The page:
Friday, September 26, 2008

Sound Waves



Salt sound waves video. Fascinating, but watch out if you have pets around. By mid-point, my cats were looking around frantically and a moment later, they took off like bottle rockets. Then the sound gets so high that it hurts my ears. But it's neat to watch the salt. And the cats. Quite possibly the most awesome thing involving salt ever.

17 comments:

Mo Jones said...

This is really cool - I had to watch with the sound off though!

M. Kaplan said...

Sound is generated as a series of pressure waves hitting your eardrum.

The classic example is you take a string and wave it up and down. If you hit the right frequency (dependent upon the length of the string and the tension on the string) it'll form what is called a standing wave. It looks very much like a bunch of footballs placed end to end. The middle of the football is called an "Anti-Node" and the ends of the football are known as nodes.

If you'll notice, the salt only forms shapes at specific frequencies, and all the shapes radiate out from the center. If you look closely, you'll notice that's what is actuating the table the salt is sitting on. So think of the table as a big piece of string with all these invisible standing troughs and peaks. The salt gets repelled from the peaks and comes to rest in the troughs. What you're seeing is where all the nodes fall on that square table.

For more reading: http://en.wikipedia.org/wiki/Standing_Wave

Anonymous said...

I'm gonna go for Lot's wife turning into a pillar of salt was the gnarliest thing ever to happen with salt... saying that it happened.

garble said...

Is there a reason why the pattern isn't forming a more perfect circular pattern outward from the center? Is it because the sound waves are traveling at a slightly higher speed towards the corners?

joshyMinor said...

Fascinating indeed! Nice!

Jiff
http://www.privacy-center.ru.tc

Anonymous said...

How were the sound frequencies being generated? Did you start at one end of the scale and just work your way up? was it just a board sitting on top of a speaker? I'd like to learn more about the setup. The patterns that were formed were really cool.

ErnieG said...

First, M. Kaplan hit the nail on the head. These are classic standing wave patterns. Now, Garble, to answer your question, the reason that the wave patterns are not perfect circles is that the vibrating medium is not a circle, but a square. If the experiment had been done with a circular flat disc, many of the patterns would have resembled bulls-eye targets. These patterns are actually visible representations of solutions to complicated sets of differential equations, which exist for practically any shape.

Standing waves in circular membranes have been studied extensively, because

(a) they are a relatively simple case, and
(b) they have practical application in the design of drums i.e. controlling the pitch and getting "good sound":

http://physics.usask.ca/~hirose/ep225/animation/drum/anim-drum.htm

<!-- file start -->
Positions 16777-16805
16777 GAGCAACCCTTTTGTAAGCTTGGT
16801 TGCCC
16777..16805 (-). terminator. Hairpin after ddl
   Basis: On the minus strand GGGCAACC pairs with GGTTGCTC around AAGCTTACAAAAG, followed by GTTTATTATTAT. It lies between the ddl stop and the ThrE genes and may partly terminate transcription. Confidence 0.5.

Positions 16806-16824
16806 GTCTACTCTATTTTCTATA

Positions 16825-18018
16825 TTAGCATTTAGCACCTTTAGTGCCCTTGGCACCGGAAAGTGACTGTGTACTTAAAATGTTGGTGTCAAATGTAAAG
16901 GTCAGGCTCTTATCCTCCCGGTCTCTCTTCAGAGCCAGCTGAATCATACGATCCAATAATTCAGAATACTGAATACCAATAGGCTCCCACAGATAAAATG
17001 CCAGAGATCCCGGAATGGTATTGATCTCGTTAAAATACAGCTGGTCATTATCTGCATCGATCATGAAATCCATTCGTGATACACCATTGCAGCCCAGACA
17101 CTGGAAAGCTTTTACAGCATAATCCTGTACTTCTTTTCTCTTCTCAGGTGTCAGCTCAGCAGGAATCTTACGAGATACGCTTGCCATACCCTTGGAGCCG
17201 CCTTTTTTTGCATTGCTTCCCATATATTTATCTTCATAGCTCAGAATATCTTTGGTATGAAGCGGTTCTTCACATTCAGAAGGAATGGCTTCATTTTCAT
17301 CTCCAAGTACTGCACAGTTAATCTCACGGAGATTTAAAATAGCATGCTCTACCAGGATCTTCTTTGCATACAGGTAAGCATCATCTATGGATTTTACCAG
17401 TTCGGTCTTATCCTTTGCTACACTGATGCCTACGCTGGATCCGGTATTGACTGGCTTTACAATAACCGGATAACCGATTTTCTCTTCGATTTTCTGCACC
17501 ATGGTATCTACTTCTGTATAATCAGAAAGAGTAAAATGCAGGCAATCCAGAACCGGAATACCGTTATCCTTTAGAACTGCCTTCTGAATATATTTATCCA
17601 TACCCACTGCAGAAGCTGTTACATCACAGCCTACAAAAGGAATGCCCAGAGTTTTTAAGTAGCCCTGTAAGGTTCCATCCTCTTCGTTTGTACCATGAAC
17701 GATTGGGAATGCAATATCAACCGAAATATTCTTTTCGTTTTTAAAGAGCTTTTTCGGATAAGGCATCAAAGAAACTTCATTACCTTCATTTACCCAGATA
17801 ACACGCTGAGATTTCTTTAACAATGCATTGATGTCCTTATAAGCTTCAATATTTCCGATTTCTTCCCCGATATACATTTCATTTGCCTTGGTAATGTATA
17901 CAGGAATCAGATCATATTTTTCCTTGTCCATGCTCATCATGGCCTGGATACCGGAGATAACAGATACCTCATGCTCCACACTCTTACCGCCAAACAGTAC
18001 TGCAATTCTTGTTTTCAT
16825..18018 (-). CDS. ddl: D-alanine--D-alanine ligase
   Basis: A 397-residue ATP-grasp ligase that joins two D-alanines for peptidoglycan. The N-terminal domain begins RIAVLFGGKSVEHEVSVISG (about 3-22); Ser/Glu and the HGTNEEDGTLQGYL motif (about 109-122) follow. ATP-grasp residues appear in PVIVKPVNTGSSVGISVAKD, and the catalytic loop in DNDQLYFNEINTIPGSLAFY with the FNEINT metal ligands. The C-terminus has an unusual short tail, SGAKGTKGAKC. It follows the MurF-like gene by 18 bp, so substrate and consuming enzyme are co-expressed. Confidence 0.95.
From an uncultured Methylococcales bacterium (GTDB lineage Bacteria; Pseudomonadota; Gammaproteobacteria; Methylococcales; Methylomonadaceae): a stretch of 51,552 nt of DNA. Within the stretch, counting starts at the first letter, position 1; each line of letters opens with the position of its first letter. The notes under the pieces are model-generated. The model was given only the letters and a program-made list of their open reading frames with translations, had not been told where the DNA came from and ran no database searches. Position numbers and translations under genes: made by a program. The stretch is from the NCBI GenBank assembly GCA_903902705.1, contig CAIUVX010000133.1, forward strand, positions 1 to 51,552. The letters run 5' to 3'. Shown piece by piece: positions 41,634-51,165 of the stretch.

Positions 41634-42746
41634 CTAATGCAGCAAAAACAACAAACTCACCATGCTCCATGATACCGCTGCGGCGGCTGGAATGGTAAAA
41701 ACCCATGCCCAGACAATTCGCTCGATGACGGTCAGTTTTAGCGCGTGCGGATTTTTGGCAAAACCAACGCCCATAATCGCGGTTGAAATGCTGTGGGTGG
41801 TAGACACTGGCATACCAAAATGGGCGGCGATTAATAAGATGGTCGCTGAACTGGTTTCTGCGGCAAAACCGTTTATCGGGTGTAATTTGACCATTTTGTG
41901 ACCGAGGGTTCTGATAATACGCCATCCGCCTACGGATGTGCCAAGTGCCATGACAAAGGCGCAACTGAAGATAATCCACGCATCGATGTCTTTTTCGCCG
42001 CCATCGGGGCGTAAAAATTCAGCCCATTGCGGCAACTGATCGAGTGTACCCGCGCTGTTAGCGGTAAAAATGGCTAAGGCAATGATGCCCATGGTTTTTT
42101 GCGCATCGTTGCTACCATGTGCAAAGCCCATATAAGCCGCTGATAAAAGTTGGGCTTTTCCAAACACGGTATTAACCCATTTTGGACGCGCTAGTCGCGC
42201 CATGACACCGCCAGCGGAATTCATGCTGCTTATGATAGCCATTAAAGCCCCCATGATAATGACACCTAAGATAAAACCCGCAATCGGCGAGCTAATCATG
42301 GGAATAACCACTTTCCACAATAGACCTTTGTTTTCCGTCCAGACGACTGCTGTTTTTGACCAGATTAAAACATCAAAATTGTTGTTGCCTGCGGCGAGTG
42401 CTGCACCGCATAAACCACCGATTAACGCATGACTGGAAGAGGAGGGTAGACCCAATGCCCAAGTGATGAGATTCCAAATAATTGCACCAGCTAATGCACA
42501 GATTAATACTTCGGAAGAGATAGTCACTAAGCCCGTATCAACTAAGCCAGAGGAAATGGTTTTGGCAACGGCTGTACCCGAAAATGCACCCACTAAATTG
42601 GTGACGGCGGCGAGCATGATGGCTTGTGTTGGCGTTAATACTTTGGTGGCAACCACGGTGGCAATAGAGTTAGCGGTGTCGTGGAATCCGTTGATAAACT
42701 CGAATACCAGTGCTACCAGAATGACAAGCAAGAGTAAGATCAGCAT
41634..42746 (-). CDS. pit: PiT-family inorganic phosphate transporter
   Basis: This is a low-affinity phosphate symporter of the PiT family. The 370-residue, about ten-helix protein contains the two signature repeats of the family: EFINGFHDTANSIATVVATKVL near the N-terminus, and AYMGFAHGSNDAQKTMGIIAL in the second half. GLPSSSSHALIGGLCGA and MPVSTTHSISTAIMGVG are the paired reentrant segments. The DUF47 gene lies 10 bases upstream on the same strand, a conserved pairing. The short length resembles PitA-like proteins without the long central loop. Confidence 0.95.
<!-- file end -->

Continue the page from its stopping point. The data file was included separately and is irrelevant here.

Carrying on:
Nick said...

The findings are based on the Rosslyn Cubes.
http://www.earthfiles.com/news.php?ID=1434&category=Environment

I had a post about this on my forum a while back (http://www.animeblend.com/forums/showthread.php?t=2437).

It's amazing though.

Anonymous said...

the patterns are dependent on what are called "eigenstates" of the plate. you can actually compute what the patterns will look like by solving partial differential equations for the drum (in this case a vibrating plate). it is a weird combination of physics and math that is known as applied mathematics. do a wikipedia search for eigenvalues or the eigenvalues of a drum. fascinating subject - i once heard a guy named Trefethen speak on the subject of eigenfunctions/values and how they have accounted for a rather large number of noble prizes in physics over the last century.

Anonymous said...

if you want a really clear understanding of the principles behind this look like eigenvalues/functions for drums. not so much physics as it is applied mathematics.

M. Kaplan said...

I've never done the exact analysis of a standing wave on a square object, but purely by conjecture, I suspect it's actually that the ends are oscillating slower than the rest of the table.
As a thought experiment liken it to the doppler effect, as you trail away from origin of the sound, the pitch deepens indicating a lower frequency. (Note: That's purely a thought experiment and NOT indicative of what's actually going on here)

I would be quite interested in seeing someones work on the analysis of various shapes with a standing oscillator at the center.

Kevin Croker said...

To Kaplan and Gargle:

Not only does the surface's boundary shape matter, but whether the boundary itself is free to move. See sound waves in open and closed pipes for a single dimensional example. Same idea in 2 dimensions, they just form sweet patterns.

Anonymous said...

The best thing ever done with salt? My memories of my grandparents making ice cream using rock challenge that assumption.

Anonymous said...

http://en.wikipedia.org/wiki/Cymatics

Yanik said...

That is the coolest thing ever. I've been going through your archives. Lots of really interesting things here. I'll be visiting often. Thanks!

Erich said...

My cat came running up trying to figure out where the noise was coming from.

Anonymous said...

THANKS FOR SHARING WHAT WERE YOU USING FOR SOUND TO CREATE THE VARIOUS SHAPES?